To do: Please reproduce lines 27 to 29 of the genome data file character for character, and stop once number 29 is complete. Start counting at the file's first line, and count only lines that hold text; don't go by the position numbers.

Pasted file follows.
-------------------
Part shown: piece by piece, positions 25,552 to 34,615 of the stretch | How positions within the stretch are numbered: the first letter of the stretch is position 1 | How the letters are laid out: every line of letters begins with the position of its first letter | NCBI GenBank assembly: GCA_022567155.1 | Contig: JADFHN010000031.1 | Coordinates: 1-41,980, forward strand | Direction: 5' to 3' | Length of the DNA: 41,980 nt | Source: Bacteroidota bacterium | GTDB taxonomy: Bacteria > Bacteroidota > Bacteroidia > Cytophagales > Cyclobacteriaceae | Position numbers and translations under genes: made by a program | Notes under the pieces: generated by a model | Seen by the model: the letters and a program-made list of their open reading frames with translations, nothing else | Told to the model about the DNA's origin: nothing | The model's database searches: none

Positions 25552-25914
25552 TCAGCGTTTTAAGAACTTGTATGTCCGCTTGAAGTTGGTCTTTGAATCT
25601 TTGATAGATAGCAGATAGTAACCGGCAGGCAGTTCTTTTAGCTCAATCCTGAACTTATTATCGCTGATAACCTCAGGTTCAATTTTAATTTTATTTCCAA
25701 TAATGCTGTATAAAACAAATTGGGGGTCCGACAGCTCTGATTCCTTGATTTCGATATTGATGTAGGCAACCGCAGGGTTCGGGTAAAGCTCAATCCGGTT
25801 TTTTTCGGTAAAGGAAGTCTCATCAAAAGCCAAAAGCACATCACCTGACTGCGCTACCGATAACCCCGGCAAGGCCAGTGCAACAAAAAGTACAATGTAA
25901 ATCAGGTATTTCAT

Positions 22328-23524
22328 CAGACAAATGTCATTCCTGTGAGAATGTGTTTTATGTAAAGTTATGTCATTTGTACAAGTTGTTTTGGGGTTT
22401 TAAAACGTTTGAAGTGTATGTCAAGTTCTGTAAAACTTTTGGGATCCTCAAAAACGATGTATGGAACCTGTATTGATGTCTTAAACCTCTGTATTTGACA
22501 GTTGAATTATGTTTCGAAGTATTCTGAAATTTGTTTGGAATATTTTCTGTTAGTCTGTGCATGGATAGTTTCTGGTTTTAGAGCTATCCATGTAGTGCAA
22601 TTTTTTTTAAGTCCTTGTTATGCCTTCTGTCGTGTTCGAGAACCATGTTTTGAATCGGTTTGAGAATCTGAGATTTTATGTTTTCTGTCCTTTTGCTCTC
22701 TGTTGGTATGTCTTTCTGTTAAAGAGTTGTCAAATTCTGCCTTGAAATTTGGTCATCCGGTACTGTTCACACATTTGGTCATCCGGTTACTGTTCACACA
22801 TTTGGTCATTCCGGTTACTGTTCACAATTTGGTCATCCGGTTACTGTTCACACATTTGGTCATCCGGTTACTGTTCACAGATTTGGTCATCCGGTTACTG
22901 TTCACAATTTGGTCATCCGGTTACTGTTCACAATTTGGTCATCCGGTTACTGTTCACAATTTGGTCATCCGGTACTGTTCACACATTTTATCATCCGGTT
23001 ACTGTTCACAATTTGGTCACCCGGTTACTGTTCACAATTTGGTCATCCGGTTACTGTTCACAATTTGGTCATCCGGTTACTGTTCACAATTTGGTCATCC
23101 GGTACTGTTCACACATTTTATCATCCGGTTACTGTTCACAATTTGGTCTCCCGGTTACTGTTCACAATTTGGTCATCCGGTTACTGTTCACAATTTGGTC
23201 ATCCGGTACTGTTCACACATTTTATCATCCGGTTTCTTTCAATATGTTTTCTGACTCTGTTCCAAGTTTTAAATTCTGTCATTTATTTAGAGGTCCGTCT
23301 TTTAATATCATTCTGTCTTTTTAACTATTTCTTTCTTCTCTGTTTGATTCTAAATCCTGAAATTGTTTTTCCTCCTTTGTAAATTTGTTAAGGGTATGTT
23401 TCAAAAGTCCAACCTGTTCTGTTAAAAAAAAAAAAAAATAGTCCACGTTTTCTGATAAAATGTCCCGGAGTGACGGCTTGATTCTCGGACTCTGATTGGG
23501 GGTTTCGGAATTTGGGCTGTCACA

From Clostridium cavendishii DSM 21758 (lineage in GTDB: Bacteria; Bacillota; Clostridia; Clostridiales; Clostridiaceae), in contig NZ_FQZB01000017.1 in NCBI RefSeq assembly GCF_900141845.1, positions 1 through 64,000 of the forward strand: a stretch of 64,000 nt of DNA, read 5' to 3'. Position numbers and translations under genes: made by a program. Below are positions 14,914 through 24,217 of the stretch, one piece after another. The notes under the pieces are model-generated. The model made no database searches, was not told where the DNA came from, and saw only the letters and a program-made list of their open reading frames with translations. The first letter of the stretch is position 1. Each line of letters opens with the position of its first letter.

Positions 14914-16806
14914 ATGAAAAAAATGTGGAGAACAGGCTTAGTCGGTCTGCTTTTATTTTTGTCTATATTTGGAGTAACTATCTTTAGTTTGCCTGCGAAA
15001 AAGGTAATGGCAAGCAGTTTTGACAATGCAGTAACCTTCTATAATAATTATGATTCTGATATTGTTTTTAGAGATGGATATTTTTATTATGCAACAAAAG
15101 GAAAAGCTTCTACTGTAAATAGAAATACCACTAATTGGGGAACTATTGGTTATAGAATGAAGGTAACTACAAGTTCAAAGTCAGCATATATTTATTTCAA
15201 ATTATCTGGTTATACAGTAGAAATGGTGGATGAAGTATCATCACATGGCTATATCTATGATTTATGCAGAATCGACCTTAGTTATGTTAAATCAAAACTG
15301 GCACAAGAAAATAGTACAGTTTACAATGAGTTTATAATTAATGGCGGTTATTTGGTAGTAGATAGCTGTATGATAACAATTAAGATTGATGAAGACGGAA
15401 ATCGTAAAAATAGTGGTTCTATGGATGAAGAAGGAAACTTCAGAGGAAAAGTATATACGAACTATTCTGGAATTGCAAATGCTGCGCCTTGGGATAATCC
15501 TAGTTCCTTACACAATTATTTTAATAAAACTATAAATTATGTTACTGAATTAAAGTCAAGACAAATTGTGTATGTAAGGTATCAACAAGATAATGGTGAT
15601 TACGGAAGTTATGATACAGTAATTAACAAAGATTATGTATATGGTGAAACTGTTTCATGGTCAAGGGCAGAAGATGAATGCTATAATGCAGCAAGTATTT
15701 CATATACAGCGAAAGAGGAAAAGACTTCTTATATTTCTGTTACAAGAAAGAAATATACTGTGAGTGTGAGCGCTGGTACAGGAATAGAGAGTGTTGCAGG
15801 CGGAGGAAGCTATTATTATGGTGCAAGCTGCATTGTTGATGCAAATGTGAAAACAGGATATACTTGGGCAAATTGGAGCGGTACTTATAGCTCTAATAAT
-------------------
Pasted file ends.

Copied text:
15201 ATTATCTGGTTATACAGTAGAAATGGTGGATGAAGTATCATCACATGGCTATATCTATGATTTATGCAGAATCGACCTTAGTTATGTTAAATCAAAACTG
15301 GCACAAGAAAATAGTACAGTTTACAATGAGTTTATAATTAATGGCGGTTATTTGGTAGTAGATAGCTGTATGATAACAATTAAGATTGATGAAGACGGAA
15401 ATCGTAAAAATAGTGGTTCTATGGATGAAGAAGGAAACTTCAGAGGAAAAGTATATACGAACTATTCTGGAATTGCAAATGCTGCGCCTTGGGATAATCC